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USS Pegasus (AK-48) on 5 February 1943
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Class: PEGASUS (AK-48)
Design: Cargo, 1939
Displacement (tons): 1,758 light, 5,070 lim.
Dimensions (feet): 299.9' oa, 286' pp x 43.5' e x 19.6'
Original Armament: 1-4"/50 2-.50 cal mg (1941)
Later armaments: 1-4"/50 2-20mm (1942);
1-4"/50 1-3"/50 4-20mm (1942)
Complement: 103 (1944)
Speed (kts.): 12
Propulsion (HP): 1,750
Machinery: 2-cylinder Lenz reciprocating engine (1,400 HP) with low-pressure exhaust turbine (350 HP)
||18 Sep 41
||Helsingor Iron S&E
||3 Dec 41
||19 Apr 46
||1 May 46
||19 Apr 46
FY 1942. RITA MAERSK was a single ship built in 1939 for a subsidiary of the Danish shipping firm A. P. Moller. She sailed from Philadelphia to Ireland with a cargo of corn on 1 Apr 40 but turned back upon receiving news of the German occupation of Denmark and took refuge at Boston, Mass., on 16 Apr 40. On 6 Jun 41 Presidential Executive Order 101 authorized the Maritime Commission to take over foreign merchant vessels lying idle within the jurisdiction of the United States and place them into operation to assist in the national defense. The MC soon used this authority to take control of a number of foreign ships at New York and elsewhere. RITA MAERSK was taken over by the Maritime Commission at New York on 16 Jun 41 and was placed under Panamanian registry and chartered to the Marine Transport Lines for operation. The ship made two trips for the Maritime Commission with her Danish crew, first as RITA MAERSK and then as LAWRIN, and was then delivered to the Navy for conversion.
On 15 Jul 41 the Auxiliary Vessels Board took under consideration a request from the Director of the War Plans Division in CNO's office to acquire cargo vessels for the purpose of servicing outlying bases. After consideration of a list of available vessels the Board recommended acquiring eight relatively small ships, several of which were foreign. The Navy asked the Maritime Commission to procure the ships. On 1 Aug 41 President Roosevelt approved the requisitioning of five U.S. and foreign ships, which became AF-14, AK 46-48, and AP-41. By this time four of these ships had been selected, and the MC subsequently told the Navy that it planned to acquire as the fifth the ex-Danish RITA MAERSK for delivery to the Navy at a conversion yard at New York in September. CNO informed BuShips of the impending acquisition of this ship on 11 Aug 41 and indicated that she would be classed as a cargo vessel. On 30 Sep 41 CNO approved an armament of 1-4"/50 and 2-20mm AA guns for this ship, although initially only 2-.50 cal. MG could be provided for the AA armament. The Navy name PEGASUS was approved for LAWRIN, ex RITA MAERSK on 15 Oct 41. On 1 Jun 42 the ultimate approved armament was set at 2-3"/50 and 4-20mm, but the ship seems to have kept her 4" gun in place of one of the 3". She was initially one of five Navy cargo ships (AK 46-48 and 51-52) that were employed on the Iceland resupply run, sailing regularly from New York or later Boston. She concluded this duty in October 1942 and then operated in the Caribbean for the next two and a half years.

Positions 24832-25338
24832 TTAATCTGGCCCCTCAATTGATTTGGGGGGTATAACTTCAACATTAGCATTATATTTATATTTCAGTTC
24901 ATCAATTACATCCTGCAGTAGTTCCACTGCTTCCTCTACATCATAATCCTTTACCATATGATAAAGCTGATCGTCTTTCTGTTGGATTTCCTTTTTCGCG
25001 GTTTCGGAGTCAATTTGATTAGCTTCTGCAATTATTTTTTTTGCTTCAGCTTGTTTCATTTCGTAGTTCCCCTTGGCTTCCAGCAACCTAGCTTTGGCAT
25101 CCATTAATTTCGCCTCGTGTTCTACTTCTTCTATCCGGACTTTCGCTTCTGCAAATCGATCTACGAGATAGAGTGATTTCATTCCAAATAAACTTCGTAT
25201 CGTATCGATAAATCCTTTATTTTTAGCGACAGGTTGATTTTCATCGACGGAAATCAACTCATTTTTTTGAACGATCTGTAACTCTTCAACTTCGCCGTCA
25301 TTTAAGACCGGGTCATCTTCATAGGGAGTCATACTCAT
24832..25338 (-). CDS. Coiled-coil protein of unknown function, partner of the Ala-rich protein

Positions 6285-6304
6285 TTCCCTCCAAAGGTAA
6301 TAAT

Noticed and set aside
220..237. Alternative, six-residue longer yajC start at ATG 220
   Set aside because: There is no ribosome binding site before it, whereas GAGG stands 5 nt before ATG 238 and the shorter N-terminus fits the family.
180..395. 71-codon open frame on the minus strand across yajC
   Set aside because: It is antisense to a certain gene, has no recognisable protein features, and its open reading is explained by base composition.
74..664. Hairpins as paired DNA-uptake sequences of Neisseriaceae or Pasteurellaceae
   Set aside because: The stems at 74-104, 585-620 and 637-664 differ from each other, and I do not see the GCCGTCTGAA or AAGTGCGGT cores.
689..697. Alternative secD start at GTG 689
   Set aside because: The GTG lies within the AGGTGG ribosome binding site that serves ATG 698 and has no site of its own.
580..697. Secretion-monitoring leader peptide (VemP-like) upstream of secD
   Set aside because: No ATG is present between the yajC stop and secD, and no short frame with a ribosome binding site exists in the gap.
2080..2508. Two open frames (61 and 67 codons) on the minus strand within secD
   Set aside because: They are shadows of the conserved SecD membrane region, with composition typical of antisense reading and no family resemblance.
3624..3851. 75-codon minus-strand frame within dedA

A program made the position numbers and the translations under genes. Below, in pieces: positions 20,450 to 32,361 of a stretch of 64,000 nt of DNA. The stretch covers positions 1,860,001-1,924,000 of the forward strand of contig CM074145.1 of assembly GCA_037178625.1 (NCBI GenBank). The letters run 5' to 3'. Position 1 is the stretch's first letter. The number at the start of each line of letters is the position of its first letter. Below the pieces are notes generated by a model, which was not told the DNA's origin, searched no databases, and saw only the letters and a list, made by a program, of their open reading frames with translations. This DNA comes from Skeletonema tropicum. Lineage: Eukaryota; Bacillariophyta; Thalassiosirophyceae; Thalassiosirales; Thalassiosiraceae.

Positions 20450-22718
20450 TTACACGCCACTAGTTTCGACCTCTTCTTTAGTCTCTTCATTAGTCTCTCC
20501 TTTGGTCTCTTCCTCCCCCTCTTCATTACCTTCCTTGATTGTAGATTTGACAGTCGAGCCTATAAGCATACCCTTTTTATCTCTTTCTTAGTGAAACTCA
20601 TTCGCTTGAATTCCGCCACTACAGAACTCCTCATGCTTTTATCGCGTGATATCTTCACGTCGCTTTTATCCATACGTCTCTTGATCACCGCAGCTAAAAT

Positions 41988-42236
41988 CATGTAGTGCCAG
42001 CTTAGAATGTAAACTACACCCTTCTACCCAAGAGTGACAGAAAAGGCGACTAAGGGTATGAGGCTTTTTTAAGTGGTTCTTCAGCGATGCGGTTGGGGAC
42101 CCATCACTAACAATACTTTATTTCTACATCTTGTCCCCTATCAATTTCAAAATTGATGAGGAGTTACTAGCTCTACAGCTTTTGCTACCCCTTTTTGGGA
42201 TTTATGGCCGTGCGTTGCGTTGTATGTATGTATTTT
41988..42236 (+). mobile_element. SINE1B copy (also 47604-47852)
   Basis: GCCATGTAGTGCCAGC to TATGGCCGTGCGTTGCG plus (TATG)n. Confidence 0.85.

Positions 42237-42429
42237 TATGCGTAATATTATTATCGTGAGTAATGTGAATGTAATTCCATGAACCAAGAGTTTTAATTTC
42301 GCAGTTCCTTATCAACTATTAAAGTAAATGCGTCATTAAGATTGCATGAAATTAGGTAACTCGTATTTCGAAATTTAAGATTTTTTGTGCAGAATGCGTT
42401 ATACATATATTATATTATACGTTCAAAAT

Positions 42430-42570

In September 1944 an officer in CNO's office (Op-23-N) reported that, even though the three foreign-built cargo ships (AK 46-48) were relatively new their records of time spent in repair yards since commissioning were not satisfactory. At this time all three ships had spent 11% of their time in port for repairs. Part of the problem was their foreign-built engines, winches, generators, etc., for which spare parts were difficult or impossible to find. The officer suggested that if this trend continued it might make sense to return the ships to the War Shipping Administration and use their crews to man some of the new small C1-M-AV1 type AK's (the AK-156 class) that would be coming into service. In March 1945 BuShips invited CNO's attention to the same problem. The ships' records for availability had in fact worsened, AK-46 having been out of service 20% of the time, AK-47 17%, and AK-48 the worst of the group at 28%. AK-48 had a low pressure exhaust turbine chain connected to the main propeller shaft, but the friction clutch that engaged this turbine had been inoperative much of the time since the vessel had been in service, throwing an unbalanced load on the main reciprocating engine. BuShips concluded that the frequent and prolonged repair periods of these ships were out of proportion to the value of their service to the Navy, especially considering their limited cargo carrying capacity and speed. In the end AK-48 was the only one of these ships that the Navy essentially gave up on. On 5 Apr 45 Cominch reassigned her to duty in ServPac as a dry cargo floating storage ship, and on 28 Apr 45 she was reclassified IX-222 effective 15 May 45. She was able to operate in restricted waters under her own power but was taken in tow for long transits. She entered the reserve fleet at Suisun Bay, Calif., on 19 Apr 46 and was returned there to her Danish owners on 5 Jun 46 under Public Law 101. She passed to Finnish owners in 1950 and to Greek owners in 1966 and was destroyed by an explosion and fire off Israel on 3 Sep 70.
||Ex merc. LAWRIN (MC), ex RITA MAERSK (Danish, completed 27 Dec 39). Converted by Sullivan DD & Repair Co., Brooklyn, N.Y. To IX-222 15 May 45. Merc. LAWRIN 1946 (MC), RITA MAERSK 1946, KENNETH 1950, FALIRON 1966, CHRISTINA MARIA 1970, burned 1970.
Compiled: 10 Jan 2010
© Stephen S. Roberts, 2002-2010